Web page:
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GloATL used the Old Fourth Ward Skatepark for its latest site-specific performance. (Photo by Karley Sullivan)

GloATL dancer Virginia Coleman balanced precariously on the rim of one of the Old Fourth Ward Skatepark’s giant concrete bowls wearing a circa-1962 blue-and-green floral chiffon dress, complete with flared skirt and petticoat. Half of her body rested, calm and contained, on the flat deck surface; the other half, including a prominent white-gloved hand and a bobby-socked foot, hovered tentatively over the deep basin. It was as if she was about to drop off the edge of the stable world into an unknown place full of rapid twists and turns, the risk of falling and the exhilaration of flight.

Choreographer Lauri Stallings’ latest site-specific work, “the search for the exceptional: a work on a theme of intimacy,” was performed three times over the weekend at the Skatepark. (Full disclosure: this was a commission from the Possible Futures foundation, founded by Louis Corrigan, who also is the chairman of ArtsATL’s board of directors.)

For these performances, Stallings hoped to help reverse the historical Atlanta “migration pattern” of “white flight” to the suburbs that began in the 1960s, by luring people back into the central city, to a little-known Atlanta BeltLine site, and to begin dialogue about the city’s public spaces. This she accomplished. The performance I saw, on Friday evening, lasted about an hour and 20 minutes and attracted a good-sized crowd, large enough to feel as if it was a special event, small enough that the performance was mostly visible.

Stallings’ stated goal was to re-imagine “negotiations between everyday citizens in these intimate public spaces.” If that was achieved, it had little to do with the historical references. It happened largely by blending two different movement disciplines: Stallings’ choreography and the sport (or art) of skateboarding.

Before, during and after the dance performance in the basins and around the grounds, skaters, mostly young men and boys, took turns riding the basins’ slopes and curves with daredevil finesse. The several huge concrete bowls, contoured in rounded, organic forms, have a feeing of movement and suspension, much like the moment when a skater banks around the curved wall, gathers force and speed, then catches a breath of flight above the bowl’s rim. It’s a discipline that requires as much awareness of body, force and speed as gloATL’s.

It was clear that skaters and dancers had developed a sense of trust. A lone dancer, Nicole Johnson, stood as a pedestrian, immobile on an island as skaters whizzed by. Another time, a skateboard flew inches away from helmet-clad dancer Nicholas Goodly, who never flinched.

In pure movement terms, Stallings made a case for the idea that the music of the 1960s, hugely influenced by African-American rhythm and culture and the body’s physical response to it, helped free society from its restricted ways of moving and thinking and incite the era’s social upheaval. Ryan Huff’s compilation of music from the time by Ray Charles, Bobby Freeman and Jay and the Americans introduced rhythms and a spirit that seemed to change the dancers’ postures and gestures, which had begun with a sense of uprightness and self-containment. The rhythms gave rise at first to a giddy awkwardness among the six women, all in designer Jeanne Fore’s 1960s-style dresses, wigs and bobby socks.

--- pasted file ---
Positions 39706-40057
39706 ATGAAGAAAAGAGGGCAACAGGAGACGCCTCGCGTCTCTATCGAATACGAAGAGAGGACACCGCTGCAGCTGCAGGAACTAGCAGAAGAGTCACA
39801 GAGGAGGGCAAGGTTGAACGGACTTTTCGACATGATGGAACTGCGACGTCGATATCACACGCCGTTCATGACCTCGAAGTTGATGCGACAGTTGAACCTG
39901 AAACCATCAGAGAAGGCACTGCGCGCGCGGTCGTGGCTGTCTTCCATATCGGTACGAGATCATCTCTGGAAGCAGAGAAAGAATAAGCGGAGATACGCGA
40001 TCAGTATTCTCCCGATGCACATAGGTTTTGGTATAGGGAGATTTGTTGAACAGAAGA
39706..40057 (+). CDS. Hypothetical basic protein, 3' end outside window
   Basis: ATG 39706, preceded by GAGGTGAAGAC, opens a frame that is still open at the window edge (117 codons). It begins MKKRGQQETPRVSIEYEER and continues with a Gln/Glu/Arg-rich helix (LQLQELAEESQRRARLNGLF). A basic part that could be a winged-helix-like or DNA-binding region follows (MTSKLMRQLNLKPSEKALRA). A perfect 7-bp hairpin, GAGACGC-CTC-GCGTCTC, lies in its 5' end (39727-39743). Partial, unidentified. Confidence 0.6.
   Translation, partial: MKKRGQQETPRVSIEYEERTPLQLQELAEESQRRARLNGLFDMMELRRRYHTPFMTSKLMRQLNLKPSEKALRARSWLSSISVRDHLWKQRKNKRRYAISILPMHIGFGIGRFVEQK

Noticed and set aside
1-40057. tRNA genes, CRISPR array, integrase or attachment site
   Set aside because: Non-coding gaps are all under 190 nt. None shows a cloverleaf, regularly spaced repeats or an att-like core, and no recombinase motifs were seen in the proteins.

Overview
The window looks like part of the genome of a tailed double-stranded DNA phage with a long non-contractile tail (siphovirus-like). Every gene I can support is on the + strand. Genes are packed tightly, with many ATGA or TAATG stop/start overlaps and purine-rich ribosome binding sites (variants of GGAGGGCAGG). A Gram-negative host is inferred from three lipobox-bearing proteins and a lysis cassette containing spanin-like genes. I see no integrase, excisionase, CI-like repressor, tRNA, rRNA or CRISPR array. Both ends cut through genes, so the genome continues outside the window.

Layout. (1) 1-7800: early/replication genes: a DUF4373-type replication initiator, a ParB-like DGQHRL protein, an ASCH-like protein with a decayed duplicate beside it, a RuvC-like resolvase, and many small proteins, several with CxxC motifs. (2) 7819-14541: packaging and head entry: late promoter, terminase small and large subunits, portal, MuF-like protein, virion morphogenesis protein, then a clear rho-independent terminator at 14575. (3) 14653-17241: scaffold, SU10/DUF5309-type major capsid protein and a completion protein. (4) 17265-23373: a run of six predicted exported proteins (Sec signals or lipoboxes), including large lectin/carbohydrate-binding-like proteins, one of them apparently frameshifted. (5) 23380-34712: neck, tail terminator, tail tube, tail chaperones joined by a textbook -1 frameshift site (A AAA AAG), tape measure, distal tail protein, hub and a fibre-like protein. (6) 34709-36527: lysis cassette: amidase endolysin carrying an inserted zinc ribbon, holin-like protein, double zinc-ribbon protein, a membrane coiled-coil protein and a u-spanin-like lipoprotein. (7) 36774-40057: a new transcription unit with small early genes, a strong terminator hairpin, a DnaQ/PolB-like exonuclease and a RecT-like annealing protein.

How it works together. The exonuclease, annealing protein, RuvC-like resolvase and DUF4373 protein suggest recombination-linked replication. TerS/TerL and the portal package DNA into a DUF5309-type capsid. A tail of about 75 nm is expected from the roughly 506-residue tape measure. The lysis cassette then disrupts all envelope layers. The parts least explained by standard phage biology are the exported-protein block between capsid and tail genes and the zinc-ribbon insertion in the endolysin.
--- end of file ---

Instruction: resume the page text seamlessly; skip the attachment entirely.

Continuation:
A multi-hued pattern of refracted light was cast on the lawn as they danced, in lines, coming together at times as partners as if in a far-flung sock hop. Then they moved as if limbs, shoulders and hips had separate wills — sometimes they moved in synchrony, at other times they lurched and flailed as if in conflict with one another.

Later, in a solo under a shelter supported by purple steel girders, Johnson began quietly responding to the beat of African drums, which rolled into a layered piece of popular music. As she danced, she seemed to discover a newfound inner grace by awakening rhythmic pulses and fluidity in her spine, shoulders, ribs and hips. The effect was profound and emotionally freeing.

One basin became like a pool, perhaps referencing Stallings’ childhood summers spent at public recreation centers. Coleman appeared in a red 1960s-style swimsuit, purse in hand. Micah Stansell’s film, shown on iPads set up around the basin’s perimeter, depicted early-‘6os-era women suspended underwater, fully clothed with purses in hand and pearls around their necks, in their fully furnished living rooms. (Large-scale projection of Stansell’s work proved impossible because gloATL was unable to secure permission to turn off park lights.)

One or twice Coleman tried to climb out of the basin, but she could do so only with assistance from dancers up on ground level. Lastly, as she struggled toward the rim, four men in the audience reached to assist her without hesitation. It was one of those spontaneous, “relational” moments that Stallings strives to create.

The overlay of skaters with 1960s references seemed disjunctive at times, and the loose structure of such public dance performances made it difficult at times to know where to look and to navigate the crowd. But the main thrust of the work — to rethink the city’s history while watching two different movement disciplines achieve synchrony in a new public space — was exceptional. And to encounter friends and meet new ones, as part of a “once in a lifetime” artistic experience, was a joy, festive and free.

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